Clathrates are now known to store enormous quantities of methane and other gases in the permafrost as well as in vast sediment layers hundreds of metres deep at the bottom of the ocean floor. Their potential decomposition could therefore have significant consequences for our planet, making an improved understanding of their properties a key priority.
In a paper published in Nature this week, scientists from the University of Göttingen and the Institut Laue Langevin (ILL) report on the first empty clathrate of this type, consisting of a framework of water molecules with all guest molecules removed. Long thought to be purely hypothetical, this empty clathrate plays an important role in our understanding of the physical chemistry of gas hydrates. Such research could help ease the flow of gas and oil through pipelines in low temperature environments, and open up untapped reservoirs of natural gas on the ocean floor.
In order to create the sample of Ice XVI, the researchers constructed a clathrate filled with molecules of neon gas, which they then removed by careful pumping at low temperatures. Using small atoms such as those of neon gas allowed the clathrate to be emptied without compromising its fragile structure.
In order to achieve this, the neon clathrate was pumped in a vacuum at temperatures in the region of 140° K, while neutron diffraction data was taken using the ILL's state-of-the-art D20 diffractometer. The images obtained allowed them to confirm when the clathrate had been fully emptied, and provided a complete picture of the resulting structure.
As a stable solid composed entirely of molecules of H2O, the empty clathrate also represents a new phase of ice. Ice XVI is the 17th discovered form of ice, and is the least dense of all known crystalline forms of water. It is also predicted to be a stable low-temperature configuration of water at negative pressures (the equivalent of tension - the opposite of compressive positive pressures), and is so far the only experimentally-obtained form of ice to have a clathrate configuration.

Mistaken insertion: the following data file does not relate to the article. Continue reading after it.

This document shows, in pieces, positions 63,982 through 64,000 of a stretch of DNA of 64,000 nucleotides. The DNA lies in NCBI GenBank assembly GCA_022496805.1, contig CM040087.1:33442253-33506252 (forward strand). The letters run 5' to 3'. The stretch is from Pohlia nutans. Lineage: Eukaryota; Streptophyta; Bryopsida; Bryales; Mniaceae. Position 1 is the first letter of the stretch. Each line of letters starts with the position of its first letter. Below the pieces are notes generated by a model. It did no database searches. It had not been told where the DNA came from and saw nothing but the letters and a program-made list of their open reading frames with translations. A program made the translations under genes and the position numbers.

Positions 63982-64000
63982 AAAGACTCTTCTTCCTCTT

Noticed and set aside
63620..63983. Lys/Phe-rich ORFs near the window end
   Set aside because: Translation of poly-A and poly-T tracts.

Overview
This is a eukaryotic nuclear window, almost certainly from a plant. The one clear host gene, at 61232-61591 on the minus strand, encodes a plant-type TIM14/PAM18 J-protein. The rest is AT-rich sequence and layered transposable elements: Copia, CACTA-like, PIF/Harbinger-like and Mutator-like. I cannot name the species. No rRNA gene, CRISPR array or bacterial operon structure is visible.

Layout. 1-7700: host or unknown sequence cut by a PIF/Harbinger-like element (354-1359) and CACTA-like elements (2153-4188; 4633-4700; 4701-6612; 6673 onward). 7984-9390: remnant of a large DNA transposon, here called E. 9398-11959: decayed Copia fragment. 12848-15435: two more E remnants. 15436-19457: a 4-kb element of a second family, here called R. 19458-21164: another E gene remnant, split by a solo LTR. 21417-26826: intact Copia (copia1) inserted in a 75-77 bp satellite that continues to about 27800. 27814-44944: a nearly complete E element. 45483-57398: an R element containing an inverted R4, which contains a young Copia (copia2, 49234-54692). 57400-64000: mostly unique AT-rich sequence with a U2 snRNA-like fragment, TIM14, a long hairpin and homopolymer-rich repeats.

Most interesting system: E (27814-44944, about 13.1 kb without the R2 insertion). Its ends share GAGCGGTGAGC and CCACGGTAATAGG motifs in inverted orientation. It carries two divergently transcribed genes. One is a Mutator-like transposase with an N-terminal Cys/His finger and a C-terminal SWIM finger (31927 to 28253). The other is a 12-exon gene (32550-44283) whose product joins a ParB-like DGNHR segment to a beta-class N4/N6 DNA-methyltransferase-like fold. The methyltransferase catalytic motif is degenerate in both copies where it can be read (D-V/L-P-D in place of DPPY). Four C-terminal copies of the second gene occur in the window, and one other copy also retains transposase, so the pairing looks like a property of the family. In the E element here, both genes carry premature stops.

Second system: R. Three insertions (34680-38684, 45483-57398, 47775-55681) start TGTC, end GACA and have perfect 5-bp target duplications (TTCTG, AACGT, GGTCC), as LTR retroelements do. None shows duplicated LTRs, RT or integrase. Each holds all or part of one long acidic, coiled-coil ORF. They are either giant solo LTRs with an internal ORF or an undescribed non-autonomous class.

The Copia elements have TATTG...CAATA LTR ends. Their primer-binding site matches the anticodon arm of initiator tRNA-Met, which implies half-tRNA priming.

As the empty clathrate is used as a reference frame for numerous molecular simulations, scientists have up until now relied on approximate theoretical models to underpin their work. The empty clathrate framework obtained at the ILL will now allow for the accurate determination of its fundamental structural and thermodynamic properties. The ability to create and observe such empty clathrates has the potential to considerably improve our understanding of these compounds when they are filled with gas.
According to the 2007 World Energy Outlook, the total amount of methane stored within clathrates on the ocean floor far exceeds the economically exploitable reserves of "conventional" carbon in the form of coal, petrol or natural gas left on Earth. These reservoirs are difficult to exploit at present but form a domain of intense ongoing research.
Thomas Hansen, one of the study authors and instrument scientist on D20 at the ILL, says: "It is important to note that clathrates could also be formed with carbon dioxide gas which would create stable compounds on the ocean floor. This means there is a possibility we could extract methane and convert it to useful energy, and replace it with the CO2. In other words, we could pump CO2 down to the ocean floor as a replacement for the methane in the gas hydrates. The challenges involved would naturally be large and the feasibility has been called into question, but it remains an extremely intriguing possibility worth exploring.
Hansen adds: "My co-authors Andrzej Falenty and Werner F Kuhs from the University of Göttingen are both members of the SUGAR project funded by the German government, whose aim is to explore the scientific, technical and economic possibilities of such an undertaking. Similar activities are currently underway in Japan, China, India and elsewhere."
Helmut Schober, ILL Science Director, said: "Empty clathrate hydrates have for many years been the subject of intense scientific speculation, as their very existence was relatively uncertain. The present discovery definitively resolves this speculation, and provides us with a new jewel in the fascinating treasure chest of ice phases. Predicting the properties of ice XVI will be a benchmark for any model that pretends to describe the physics of water. This in itself is a tremendous step forward. It is via this understanding that we hopefully will also advance on the surrounding questions related to energy."
An area where clathrate research is of more immediate benefit is in the maintenance of pipelines where gas is transported at high pressures and low temperatures. These conditions can lead to the production of gas hydrates within the pipes, which in turn form substantial blockages, the prevention of which costs industry approximately $500 million a year worldwide. Given the high international economic impact of such pipelines, this represents a significant cost factor that further research on clathrate properties can help reduce.